went to Merkel and Munz, this pair
defeating Norris and Moulthrop 6-0,
8-10, 6-1, after a hard battle. The
first round winners had less difficulty
in defeating Landis and Hart, taking
the latter combination into camp in
two sets, 6-3, 6-2, in their second
round match..
Crossland and Cobane won from
Gilmore and Buel 6-3, 6-4, the first
named team winning its way into the
third round. Second round play in
the doubles must be completed by
tonight. The results will be publish-
ed in Tuesday morning's issue of The
Wolverine.
Results 'of Singles
The results of the first round singles
plly follow: .Ducey, Fullaway, Brea-
key, Shambaugh, and Tracey drew
byes. Huber defeated Spiesberger
13-11, 6-3; Harrison defaulted to Har-
bert; Hardy defeated Adams 2-6, 7-5,
6-4; Cobane defeated Baer, 6-1, 6-1;
Crossland defeated Phillips 11-9, 6-2.
Angell defeated Hert'6-2, 6-1; Mer-
ry defeated Prather 6-4, 6-3; Froemke
defeated McClintock 7-5, 6-4; Shartell
defeated France 6-1, 6-0; Hatch de-
feated Beers 6-2, 6-1; Merkel defeated
Basset 6-8, 6-2, 7-5; Waite defeated
Sterling 6-0, 6-1.
Moulthrop defeated Akers 2-6, 9-7,
7-5; Theumussen defeated Buel 6-0,
6-1; Munz defeated Kyser 6-3, 6-2;
Bowers defeated Lewy 6-1, 6-0; Hart
defeated Chandler 6-3, 6-1.
Fisher defeated Chapman 3-6, 6-2,
8-6; Landis defeated Gilmore 6-2, 6-3;
Weinberg defeated Selling 6-0, 6-1;
Parsons defaulted to Worth; - Norris
defaulted to Hicks; Beddow, Crockett,
Sanchez, Clippert and Yaple drew
byes.

The appearance of the Devereux
players this afternoon and evening in
University hall promises to be the
most pleasing entertainment offered
during the Summer session. The aft-;
ernoon performance, starting at 3:30
o'clock, will be Sheridan's "The School
for Scandal," and at 8 o'clock in the
evening Shakespeare's "Romeo and
Juliet' will be given.
"The School for Scandal" is con-
sidered one of the finest comedies in
the English language, although it was
first produced nearly 250 yeats. ago.
In brilliance of dialogue and in
soundness in construction of plot, the
comedy holds its own with any writ-
ten in modern times, and hardly a
theatrical season passes but sees some
revival of it. It is an example of Eng-
lish comedy at its best.
Story of Brilliant Society
Into the atmosphere of the brilliant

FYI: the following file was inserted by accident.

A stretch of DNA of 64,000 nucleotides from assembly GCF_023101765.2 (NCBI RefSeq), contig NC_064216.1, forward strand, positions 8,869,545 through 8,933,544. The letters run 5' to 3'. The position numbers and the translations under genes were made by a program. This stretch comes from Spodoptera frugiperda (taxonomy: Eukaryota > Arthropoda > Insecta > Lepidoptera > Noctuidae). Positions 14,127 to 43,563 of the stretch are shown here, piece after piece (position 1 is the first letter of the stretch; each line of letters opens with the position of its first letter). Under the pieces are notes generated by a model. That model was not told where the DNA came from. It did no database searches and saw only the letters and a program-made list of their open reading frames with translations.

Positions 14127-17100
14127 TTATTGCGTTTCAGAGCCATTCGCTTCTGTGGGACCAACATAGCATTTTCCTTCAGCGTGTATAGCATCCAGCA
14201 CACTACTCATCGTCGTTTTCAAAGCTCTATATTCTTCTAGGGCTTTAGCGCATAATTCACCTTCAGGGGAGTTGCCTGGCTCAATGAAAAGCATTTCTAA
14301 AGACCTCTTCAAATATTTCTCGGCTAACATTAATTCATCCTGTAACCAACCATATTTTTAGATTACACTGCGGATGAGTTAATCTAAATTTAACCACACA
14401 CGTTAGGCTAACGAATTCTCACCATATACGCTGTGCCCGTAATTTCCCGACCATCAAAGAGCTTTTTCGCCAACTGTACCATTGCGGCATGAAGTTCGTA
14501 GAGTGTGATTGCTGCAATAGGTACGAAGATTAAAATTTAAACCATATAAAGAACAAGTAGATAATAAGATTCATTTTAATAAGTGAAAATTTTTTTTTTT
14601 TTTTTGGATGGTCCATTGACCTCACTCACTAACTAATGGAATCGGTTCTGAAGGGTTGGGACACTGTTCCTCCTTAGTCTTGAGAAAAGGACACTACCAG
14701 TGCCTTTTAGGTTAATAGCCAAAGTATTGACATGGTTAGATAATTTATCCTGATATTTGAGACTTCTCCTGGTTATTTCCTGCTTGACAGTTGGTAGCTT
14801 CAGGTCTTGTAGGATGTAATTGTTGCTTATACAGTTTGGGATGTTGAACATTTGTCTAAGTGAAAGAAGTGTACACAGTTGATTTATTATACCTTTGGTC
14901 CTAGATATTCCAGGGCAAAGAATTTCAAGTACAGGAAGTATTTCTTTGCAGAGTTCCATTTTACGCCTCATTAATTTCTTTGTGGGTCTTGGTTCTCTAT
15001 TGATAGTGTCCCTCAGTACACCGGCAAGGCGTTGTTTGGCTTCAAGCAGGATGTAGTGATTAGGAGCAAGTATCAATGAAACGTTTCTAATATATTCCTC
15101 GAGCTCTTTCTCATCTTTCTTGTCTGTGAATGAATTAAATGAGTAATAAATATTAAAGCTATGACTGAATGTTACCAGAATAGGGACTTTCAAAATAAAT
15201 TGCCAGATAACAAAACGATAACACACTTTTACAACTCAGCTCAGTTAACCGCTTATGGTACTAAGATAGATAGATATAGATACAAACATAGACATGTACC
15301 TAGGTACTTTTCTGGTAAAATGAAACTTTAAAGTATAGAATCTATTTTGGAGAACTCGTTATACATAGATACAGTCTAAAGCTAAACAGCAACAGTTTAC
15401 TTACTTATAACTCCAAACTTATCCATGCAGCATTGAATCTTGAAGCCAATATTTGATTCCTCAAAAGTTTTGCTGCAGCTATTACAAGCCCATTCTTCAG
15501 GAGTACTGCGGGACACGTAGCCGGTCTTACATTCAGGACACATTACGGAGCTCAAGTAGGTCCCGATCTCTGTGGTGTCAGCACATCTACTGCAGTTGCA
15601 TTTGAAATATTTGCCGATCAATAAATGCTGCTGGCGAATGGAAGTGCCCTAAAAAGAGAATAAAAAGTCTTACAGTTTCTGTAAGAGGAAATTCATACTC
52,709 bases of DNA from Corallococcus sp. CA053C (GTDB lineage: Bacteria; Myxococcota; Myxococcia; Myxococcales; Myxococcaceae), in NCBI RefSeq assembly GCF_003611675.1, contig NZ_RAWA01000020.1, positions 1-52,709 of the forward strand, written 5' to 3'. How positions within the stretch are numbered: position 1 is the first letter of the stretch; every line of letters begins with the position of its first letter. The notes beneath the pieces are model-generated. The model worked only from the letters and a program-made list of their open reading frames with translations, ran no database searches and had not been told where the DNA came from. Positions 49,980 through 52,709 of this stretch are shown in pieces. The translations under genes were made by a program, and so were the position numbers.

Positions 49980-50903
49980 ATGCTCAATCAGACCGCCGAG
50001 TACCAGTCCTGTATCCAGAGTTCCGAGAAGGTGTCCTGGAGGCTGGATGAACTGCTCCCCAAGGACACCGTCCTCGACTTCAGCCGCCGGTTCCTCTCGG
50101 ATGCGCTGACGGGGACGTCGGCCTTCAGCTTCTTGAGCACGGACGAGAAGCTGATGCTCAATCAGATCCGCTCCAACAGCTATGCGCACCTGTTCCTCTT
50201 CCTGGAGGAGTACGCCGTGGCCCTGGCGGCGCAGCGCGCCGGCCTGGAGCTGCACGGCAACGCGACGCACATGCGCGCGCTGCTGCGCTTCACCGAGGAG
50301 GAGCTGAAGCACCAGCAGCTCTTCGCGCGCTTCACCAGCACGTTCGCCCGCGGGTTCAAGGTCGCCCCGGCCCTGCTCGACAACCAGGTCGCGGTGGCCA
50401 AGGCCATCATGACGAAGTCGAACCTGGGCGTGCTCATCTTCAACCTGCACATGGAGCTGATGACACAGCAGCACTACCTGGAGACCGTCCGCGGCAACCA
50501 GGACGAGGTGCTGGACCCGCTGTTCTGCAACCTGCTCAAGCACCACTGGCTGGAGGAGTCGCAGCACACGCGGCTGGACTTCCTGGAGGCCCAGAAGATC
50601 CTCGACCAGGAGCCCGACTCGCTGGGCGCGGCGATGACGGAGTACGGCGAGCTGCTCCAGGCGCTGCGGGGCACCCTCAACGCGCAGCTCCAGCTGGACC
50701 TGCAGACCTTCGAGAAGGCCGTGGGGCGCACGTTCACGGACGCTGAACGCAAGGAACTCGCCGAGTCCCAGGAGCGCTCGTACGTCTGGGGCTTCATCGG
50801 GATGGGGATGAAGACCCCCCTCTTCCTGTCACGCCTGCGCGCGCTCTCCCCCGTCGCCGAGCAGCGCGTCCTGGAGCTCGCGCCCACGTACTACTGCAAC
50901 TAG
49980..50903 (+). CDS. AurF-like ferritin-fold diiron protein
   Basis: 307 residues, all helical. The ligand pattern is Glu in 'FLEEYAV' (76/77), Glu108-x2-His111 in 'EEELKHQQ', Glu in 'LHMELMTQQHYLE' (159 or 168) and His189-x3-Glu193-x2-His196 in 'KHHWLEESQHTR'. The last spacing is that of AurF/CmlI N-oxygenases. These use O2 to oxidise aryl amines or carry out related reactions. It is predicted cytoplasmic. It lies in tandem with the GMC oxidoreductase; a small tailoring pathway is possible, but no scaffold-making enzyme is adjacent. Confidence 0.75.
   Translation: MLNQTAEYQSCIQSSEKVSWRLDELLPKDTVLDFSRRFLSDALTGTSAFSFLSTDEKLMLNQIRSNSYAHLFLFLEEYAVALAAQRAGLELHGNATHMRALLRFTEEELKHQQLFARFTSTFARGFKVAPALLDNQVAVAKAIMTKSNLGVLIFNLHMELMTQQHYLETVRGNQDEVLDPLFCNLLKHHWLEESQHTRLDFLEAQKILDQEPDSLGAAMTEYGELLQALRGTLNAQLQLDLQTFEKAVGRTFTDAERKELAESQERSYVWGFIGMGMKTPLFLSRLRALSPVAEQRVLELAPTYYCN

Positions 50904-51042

society of eighteenth century London,
where scandal-mongering was the
chief occupation of the beaus and
belles and their attendant wits, Sheri-
dan has projected the story of Sir
PeterhTeazle and his charming young
wife. The lady findsuthis atmosphere1
much to her liking until she herself
falls a victim to the scandal-mongers.
Her flirtation with Joseph Surface, the
polished hypocrite, leads up to the
famous "screen" scene, one of the
most effective and dramatic climaxes 3
known to the drama.
"Romeo and Juliet," Shakespeare's
.most charming love story, is too well
known to be retold. The famous Ital-
ian legend has been played by innu-
merable actors and actresses, and tot
name them would be to name the fore-
most players of all time.
Players Attract Attentiont
The Devereux players promise a
worthy presentation ofboth these
plays, as the company has attracted'
wide attention wherever it has ap-
peared. The performances today are
looked forward to with a great deal
of anticipation by local people. If the
former successes of the players are]
repeated here, which does not seem
unlikely by all reports, it is probable;
that arrangements will be made to1
have them appear again next summer.c
Miss Zinita Graf, who heads thet
(Continued on Page Four) t

In order to select enough men
to make up a University Rifle
team for participation in the na-
tional matches to be held at Cald.
well, N. J., Aug. 1h to 30, tryouts
will be held at 2:30 o'clock Wed.
nesday afternoon at the state rifle
range south of the city. An ad-
mission fee of $1.00 will be charg-
ed, all proceeds from this source
to go toward the defraying of the
team's expenses to the national